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The lives of the salt harvesters of Thoothukudi in a warming world
Kamala Thiagarajan, a journalist from Madurai, writes about the lives of salt pan workers in Thoothukudi and the occupational safety and health hazards they face in their daily lives.
“Meenakshi, 58, and Mariamma, 45, have been working in the salt pans in varying capacities for 15 years. Their responsibilities involve releasing the borewell brine into the pans and to reinforce the mud borders of the salt pans when required. It involves staying alert and monitoring the density of the brine throughout the day. Their lives have always revolved around the temporary nature of these jobs. Which is why, during the unseasonal rains last year, they found themselves out of employment, bewildered and confused. Usually, this is the time of year when salt harvesting is at its peak.
When the work stopped, they found that no one else was willing to hire them. “I would have starved if it weren’t for the rice I received through my ration card,” says Meenakshi. “No one would employ us because they knew we laboured in the salt fields and they were afraid of being left in the lurch once the rains stopped.” Mariamma adds, “The rains didn’t stop for several months. It was worrying. We couldn’t understand it and didn’t know what would become of us.”
Workers’ deaths in Qatar and a new law for its migrant domestic workers
Youth Ki Awaaz reports that “between 2004 and 2017, 3154 Indian workers died in Qatar, with more than 200 workers dying each year from 2007 onwards.” The Indian embassy in Doha, however, refused to provide data regarding the causes of death.
In the context of these disturbing figures, any worker-centric policies introduced by the Qatari government would be cause for celebration. The new law protecting migrant domestic workers is a baby step, but a historic one. “The new rules on foreign domestic staff mandate a maximum of 10 hours per working day with breaks for prayer, rest and eating, along with three weeks of severance pay at the end of their contracts. They limit the working age to between 18 and 60, stipulate three weeks of annual vacation, and order that employers provide proper food and medical care.”
Labour laws and workers rights in China
The Economist takes a long hard look at the state of labour rights in China and comes to the conclusion that they are of no use where they are needed the most. “Whether in the breathless years of double-digit economic growth or today’s more languid era, one constant in China has been the poor state of workers’ rights and the frequent outbreaks of labour unrest. From coal miners in the snowy north-east to factory staff in the steamy Pearl river delta, workers have agitated against low pay, wage arrears, unsafe conditions and job losses. A law on labour contracts that took effect in 2008 aimed to keep Chinese hard-hats happier, and on paper, it should have succeeded… In practice, however, the law has only helped a bit.”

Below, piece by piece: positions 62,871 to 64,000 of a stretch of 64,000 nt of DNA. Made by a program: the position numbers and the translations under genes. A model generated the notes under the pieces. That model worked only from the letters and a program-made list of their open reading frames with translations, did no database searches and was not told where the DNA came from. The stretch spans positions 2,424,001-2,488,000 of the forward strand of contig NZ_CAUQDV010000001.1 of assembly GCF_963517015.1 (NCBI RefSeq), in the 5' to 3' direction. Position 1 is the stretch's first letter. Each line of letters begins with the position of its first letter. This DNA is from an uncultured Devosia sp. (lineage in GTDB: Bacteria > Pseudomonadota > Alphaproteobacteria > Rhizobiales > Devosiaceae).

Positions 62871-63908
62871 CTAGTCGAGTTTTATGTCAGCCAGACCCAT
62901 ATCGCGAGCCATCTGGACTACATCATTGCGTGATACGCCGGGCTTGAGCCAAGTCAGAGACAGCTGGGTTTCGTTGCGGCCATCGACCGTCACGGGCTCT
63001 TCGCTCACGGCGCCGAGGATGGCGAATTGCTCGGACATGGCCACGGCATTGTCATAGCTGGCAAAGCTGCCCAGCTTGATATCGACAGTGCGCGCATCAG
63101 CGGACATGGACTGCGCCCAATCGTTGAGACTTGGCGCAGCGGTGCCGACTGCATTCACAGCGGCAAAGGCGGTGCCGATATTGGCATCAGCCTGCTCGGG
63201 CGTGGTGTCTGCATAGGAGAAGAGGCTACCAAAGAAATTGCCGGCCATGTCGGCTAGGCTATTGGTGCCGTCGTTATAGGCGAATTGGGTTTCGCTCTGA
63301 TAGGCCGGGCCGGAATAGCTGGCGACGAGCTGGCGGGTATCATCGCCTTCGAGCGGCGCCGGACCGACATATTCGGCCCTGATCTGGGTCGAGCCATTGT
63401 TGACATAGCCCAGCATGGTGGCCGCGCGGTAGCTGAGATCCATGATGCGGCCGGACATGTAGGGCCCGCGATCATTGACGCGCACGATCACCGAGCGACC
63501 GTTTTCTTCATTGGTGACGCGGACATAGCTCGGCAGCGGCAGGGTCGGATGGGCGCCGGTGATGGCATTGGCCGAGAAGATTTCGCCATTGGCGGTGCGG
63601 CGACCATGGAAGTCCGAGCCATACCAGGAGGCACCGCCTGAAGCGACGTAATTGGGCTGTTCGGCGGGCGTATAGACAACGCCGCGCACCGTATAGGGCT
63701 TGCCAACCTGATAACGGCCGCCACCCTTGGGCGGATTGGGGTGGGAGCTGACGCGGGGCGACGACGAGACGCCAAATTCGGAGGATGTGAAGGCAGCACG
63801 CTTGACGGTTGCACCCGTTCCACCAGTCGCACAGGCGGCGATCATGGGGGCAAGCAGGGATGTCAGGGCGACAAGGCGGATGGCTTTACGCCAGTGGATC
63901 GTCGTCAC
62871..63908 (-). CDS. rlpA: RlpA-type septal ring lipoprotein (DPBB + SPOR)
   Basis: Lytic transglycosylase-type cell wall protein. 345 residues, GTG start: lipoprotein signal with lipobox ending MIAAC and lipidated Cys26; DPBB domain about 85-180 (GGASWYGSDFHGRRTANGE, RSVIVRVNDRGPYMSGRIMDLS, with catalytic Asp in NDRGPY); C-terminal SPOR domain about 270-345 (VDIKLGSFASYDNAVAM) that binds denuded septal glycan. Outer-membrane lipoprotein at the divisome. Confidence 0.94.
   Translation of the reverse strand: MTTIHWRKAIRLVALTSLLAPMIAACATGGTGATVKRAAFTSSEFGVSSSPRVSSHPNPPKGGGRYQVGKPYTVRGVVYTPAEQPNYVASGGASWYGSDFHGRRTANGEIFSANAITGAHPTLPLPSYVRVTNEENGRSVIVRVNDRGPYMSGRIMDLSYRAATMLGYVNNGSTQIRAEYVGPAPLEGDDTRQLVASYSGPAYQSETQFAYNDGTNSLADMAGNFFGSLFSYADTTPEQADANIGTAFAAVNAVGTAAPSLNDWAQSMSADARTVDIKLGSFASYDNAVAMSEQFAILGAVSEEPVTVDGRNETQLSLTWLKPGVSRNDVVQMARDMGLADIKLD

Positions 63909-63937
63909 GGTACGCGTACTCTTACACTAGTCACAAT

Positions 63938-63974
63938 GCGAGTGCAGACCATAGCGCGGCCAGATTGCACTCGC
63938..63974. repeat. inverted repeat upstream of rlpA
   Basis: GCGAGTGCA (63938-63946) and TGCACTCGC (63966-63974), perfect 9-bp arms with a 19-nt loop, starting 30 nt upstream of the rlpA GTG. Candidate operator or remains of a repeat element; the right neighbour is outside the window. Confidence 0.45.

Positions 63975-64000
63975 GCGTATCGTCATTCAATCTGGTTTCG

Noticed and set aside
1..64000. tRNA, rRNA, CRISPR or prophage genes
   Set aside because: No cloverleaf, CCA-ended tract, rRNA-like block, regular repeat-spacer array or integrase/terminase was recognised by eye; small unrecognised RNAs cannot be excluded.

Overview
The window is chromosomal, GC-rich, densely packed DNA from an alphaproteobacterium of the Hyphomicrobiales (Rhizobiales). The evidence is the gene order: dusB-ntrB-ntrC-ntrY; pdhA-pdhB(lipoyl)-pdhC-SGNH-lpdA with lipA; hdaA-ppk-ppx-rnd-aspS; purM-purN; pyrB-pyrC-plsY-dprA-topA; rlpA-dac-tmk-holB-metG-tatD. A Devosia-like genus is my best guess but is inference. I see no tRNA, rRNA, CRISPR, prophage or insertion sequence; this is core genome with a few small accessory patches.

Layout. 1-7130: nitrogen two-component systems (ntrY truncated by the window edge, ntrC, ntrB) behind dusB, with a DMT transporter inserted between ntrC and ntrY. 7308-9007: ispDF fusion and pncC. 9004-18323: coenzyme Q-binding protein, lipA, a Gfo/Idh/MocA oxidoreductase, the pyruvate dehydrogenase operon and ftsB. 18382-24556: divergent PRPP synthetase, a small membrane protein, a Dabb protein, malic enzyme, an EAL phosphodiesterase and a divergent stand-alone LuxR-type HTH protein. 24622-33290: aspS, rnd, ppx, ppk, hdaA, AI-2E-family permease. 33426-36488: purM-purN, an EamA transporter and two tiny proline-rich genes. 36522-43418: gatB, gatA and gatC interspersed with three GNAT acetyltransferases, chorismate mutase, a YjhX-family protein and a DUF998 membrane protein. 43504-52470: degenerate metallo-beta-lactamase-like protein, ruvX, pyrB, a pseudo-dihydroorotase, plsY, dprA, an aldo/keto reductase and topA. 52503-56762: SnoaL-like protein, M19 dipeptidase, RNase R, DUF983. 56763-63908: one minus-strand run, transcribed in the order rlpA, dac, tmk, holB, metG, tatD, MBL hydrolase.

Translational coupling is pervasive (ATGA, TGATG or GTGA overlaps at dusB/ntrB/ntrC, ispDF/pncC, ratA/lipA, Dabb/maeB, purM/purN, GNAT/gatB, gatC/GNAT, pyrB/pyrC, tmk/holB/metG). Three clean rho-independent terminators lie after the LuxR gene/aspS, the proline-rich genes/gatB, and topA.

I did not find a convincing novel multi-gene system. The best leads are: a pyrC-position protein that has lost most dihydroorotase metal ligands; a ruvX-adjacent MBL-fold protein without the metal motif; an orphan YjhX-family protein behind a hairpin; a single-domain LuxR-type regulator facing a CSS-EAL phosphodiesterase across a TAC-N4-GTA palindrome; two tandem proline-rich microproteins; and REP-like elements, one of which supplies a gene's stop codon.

Workers in the IT age
Eighty patient care coordinators at AIIMS went on strike after their employer, TCS, served them termination notices. TCS handles online appointments for AIIMS, among other services. The strikers say they have received no reason for their termination.
This comes at a time when unions are being formed by IT employees across the country, with the most recent being in Bangalore last week.
This has triggered a lot of discussion on whether IT employees or tech workers are technically workers. Either by their own opinion or the formal definition of political and economic theorists.
Siddharth Patel, in an article on Jacobin, analyses whether techies are friends or foes of the American labour movement. While it really only applies to the American context, it’s still an interesting read.
Delhi government uses strong language, says manual scavenging is culpable homicide: “Delhi social welfare minister Rajendra Pal Gautam on Monday announced a blanket ban on manual cleaning of sewers and warned that anyone found violating the rule will be booked under culpable homicide.” Read more here.
How Rajasthan’s mine workers keep languishing without any identity: “Lack of monetary compensation is one of the biggest tragedies that the 33 lakh workers who work in mines face – because compensation hinges on proof of identity as mine labourers, which they don’t have.” Read more here.
- Forty-one years after ‘The Great Grunkwick Strike’, read about the movement led by Asian and African immigrant women here.
- Read two interesting companion pieces on ‘Why Women Had Better Sex Under Socialism’ and how good social welfare policies can hinder pickup artists.
- In Aeon, an essay on ‘How Work Changed To Make Us All Passionate Quitters’: “The CEO of Me, Inc is a job-quitter for a good reason – the business world has come to agree with Hayek that market value is the best measure of value. As a consequence, a career means a string of jobs at different companies. So workers respond in kind, thinking about how to shape their career in a world where you can expect so little from employers.”